Maximum loan amount is $5 million.
Minimum credit score is usually 700, although some lenders have been found to accept credit scores as low as 620.
Collateral generally isn’t a requirement of loans worth $25,000 or less. Loans of $25,000 to $350,000 always involve some collateral. For loans exceeding $350,000 the SBA requires lenders to “collateralize the loan to the maximum extent possible up to the loan amount.”
Businesses involved in certain industries, such as gambling, medical research, and marijuana, are ineligible—even if their activities are legal in the state where they are located.
Applying for an SBA loan typically involves a lengthier application process than for a regular business loan. The following is a list of thing lenders may take into consideration:
Personal background, including criminal record. Anyone owning more than 20% or more of the business must fill out a form with their personal information and sign a personal guarantee.
Business background. Members of the company management team should be prepared to provide a resume outlining their business and work experience.
Business plan. This should include a value proposition, financial statements and projections, details of any existing debts, and a clear outline of how the SBA loan funds will be used.
Personal and business financial statements, tax returns, and bank statements.
Business credit report. As with a personal credit report, the lender will need you to provide details so it can access this report.
|Type of SBA Loan||Loan Amount||Repayment Term||SBA Loan Rate|
|SBA 7(a) Loan||Under $25,000||Over 7 years||Prime rate + 4.75%|
|SBA 7(a) Loan||Between $25,000 and $50,000||Over 7 years||Prime rate + 3.75%|
|SBA 7(a) Loan||Over $50,000||Over 7 years||Prime rate + 2.75%|
|SBA 7(a) Loan||Under $25,000||Under 7 years||Prime rate + 4.25%|
|SBA 7(a) Loan||Between $25,000 and $50,000||Under 7 years||Prime rate + 3.25%|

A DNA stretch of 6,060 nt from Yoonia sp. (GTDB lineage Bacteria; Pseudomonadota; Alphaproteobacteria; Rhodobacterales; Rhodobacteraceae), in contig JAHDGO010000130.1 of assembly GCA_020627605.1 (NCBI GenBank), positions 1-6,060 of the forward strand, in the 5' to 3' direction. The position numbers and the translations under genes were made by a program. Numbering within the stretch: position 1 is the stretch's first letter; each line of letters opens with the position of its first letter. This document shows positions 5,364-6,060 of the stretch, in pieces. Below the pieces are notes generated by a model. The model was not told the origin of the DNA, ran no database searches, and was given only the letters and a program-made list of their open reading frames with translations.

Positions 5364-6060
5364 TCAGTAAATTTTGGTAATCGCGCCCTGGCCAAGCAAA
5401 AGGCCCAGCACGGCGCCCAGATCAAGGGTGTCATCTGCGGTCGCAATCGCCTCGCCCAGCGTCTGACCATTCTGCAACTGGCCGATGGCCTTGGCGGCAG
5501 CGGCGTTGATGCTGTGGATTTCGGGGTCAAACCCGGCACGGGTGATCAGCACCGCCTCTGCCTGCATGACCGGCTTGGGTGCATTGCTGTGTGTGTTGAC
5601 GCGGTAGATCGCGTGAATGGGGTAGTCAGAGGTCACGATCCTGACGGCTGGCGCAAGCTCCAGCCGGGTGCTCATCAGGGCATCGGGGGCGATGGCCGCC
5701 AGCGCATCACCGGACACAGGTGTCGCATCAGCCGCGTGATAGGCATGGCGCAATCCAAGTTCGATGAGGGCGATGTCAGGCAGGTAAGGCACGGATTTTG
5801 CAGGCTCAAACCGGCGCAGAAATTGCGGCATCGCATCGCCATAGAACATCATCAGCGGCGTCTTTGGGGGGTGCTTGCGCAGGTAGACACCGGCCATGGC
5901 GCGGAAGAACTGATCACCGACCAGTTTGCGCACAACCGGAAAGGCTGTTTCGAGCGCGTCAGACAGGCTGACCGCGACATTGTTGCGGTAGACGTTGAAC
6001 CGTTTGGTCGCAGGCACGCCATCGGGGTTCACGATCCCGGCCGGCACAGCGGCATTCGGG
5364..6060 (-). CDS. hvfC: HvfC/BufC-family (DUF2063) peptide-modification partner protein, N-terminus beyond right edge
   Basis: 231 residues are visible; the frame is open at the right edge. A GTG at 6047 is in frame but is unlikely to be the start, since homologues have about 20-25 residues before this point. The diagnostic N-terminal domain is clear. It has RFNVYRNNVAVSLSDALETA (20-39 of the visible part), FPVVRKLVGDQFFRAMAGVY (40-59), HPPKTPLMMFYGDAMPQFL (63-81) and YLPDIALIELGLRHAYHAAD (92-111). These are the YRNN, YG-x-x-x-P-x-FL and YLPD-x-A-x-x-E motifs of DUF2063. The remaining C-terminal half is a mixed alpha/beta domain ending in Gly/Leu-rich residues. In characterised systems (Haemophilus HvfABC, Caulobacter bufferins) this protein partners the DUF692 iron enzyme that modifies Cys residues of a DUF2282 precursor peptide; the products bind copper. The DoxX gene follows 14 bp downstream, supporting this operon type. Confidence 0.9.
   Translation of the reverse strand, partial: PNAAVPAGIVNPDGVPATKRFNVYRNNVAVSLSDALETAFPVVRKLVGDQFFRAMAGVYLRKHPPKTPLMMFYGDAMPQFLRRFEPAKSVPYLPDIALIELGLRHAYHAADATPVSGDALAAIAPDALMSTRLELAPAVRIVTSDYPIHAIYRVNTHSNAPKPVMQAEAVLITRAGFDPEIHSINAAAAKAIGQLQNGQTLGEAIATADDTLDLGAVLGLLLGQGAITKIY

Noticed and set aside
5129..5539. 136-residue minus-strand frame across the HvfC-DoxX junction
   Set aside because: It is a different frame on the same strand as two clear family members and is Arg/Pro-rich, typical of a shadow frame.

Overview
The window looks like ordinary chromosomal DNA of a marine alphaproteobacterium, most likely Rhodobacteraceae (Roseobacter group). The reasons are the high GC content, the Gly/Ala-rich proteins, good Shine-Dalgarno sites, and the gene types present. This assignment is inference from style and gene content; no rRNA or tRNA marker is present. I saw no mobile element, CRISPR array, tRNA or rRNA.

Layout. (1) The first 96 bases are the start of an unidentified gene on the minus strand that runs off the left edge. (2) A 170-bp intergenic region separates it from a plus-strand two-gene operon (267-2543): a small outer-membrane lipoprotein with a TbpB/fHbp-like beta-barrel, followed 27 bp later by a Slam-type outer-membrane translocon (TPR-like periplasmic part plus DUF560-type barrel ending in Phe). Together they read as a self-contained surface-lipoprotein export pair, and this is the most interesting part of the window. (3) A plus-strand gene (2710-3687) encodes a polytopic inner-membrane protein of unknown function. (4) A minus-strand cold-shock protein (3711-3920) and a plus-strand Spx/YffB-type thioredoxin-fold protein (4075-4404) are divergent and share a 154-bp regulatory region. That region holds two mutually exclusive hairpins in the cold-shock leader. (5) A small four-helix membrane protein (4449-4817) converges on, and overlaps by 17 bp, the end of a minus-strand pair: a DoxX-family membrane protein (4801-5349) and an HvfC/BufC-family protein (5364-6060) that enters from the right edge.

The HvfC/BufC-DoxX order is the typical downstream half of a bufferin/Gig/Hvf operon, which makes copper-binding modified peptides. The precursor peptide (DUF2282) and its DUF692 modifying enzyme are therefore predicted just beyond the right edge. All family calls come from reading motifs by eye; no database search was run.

|SBA 7(a) Loan||Over $50,000||Under 7 years||Prime rate + 2.25%|
|SBA Express Loan||Up to $350,000||Up to 7 years||Prime rate + 4.5% to 6.5%|
|SBA 504/CDC Loan (CDC portion)||Up to $5.5 million||10 years||5-year Treasury rate + 2% to 4.322% in fees|
|SBA 504/CDC Loan (CDC portion)||Up to $5.5 million||20 or 25 years||10-year Treasury rate + 2% to 4.322% in fees|
|SBA Microloan||Less than or equal to $10,000||Up to 6 years||Cost of funds + 8.50%|
|SBA Microloan||Over $10,000||Up to 6 years||Cost of funds + 7.75%|
SBA loans are designed to make it easier for small businesses to get funding. If your business has exhausted all other financing options, you may be able to get an SBA loan. What’s more, the government caps interest rates on SBA loans, meaning you’ll never have to pay the high interest rates often associated with other types of business loans.
Max rates are pegged to a base rate, using the prime rate, LIBOR rate, or an optional peg rate—but usually the prime rate published by the Wall Street Journal. In general, the prime rate is 300 points above the federal funds rate. As of the start of 2019, the target federal funds rate was 2.50%, and the prime rate was 5.50%.
This table shows the maximum loan amounts:
|Loan Amount||Max Rate (< 7 years)||Max Rate (> 7 years)|
|$25,000 or less||Base rate plus 4.25%||Base rate plus 4.75%|
|$25,000 to $50,000||Base rate plus 3.25%||Base rate plus 3.75%|
|$50,000 or more||Base rate plus 2.2%||Base rate plus 2.75%|
SBA loans can be used for the following purposes:
Cover construction costs
Purchase or expand an existing business
Refinance existing debt
Purchase machinery, furniture, supplies, or materials
Small business owners may only apply for an SBA loan after exhausting all other options. Here are a few loan types to think about first.
Business line of credit: Arrangement whereby a lender agrees to supply credit to a business owner.
Business term loan: These include secured and unsecured business loans. Unsecured loans typically come with lower APRs, but require the business owner to have very good credit.
Invoice factoring: This is a type of advance on your outstanding invoices, where the lender effectively purchases your business’s accounts receivable.
Merchant cash advance: These involve borrowing a lump sum and repaying it by withholding a percentage of daily, weekly or monthly sales.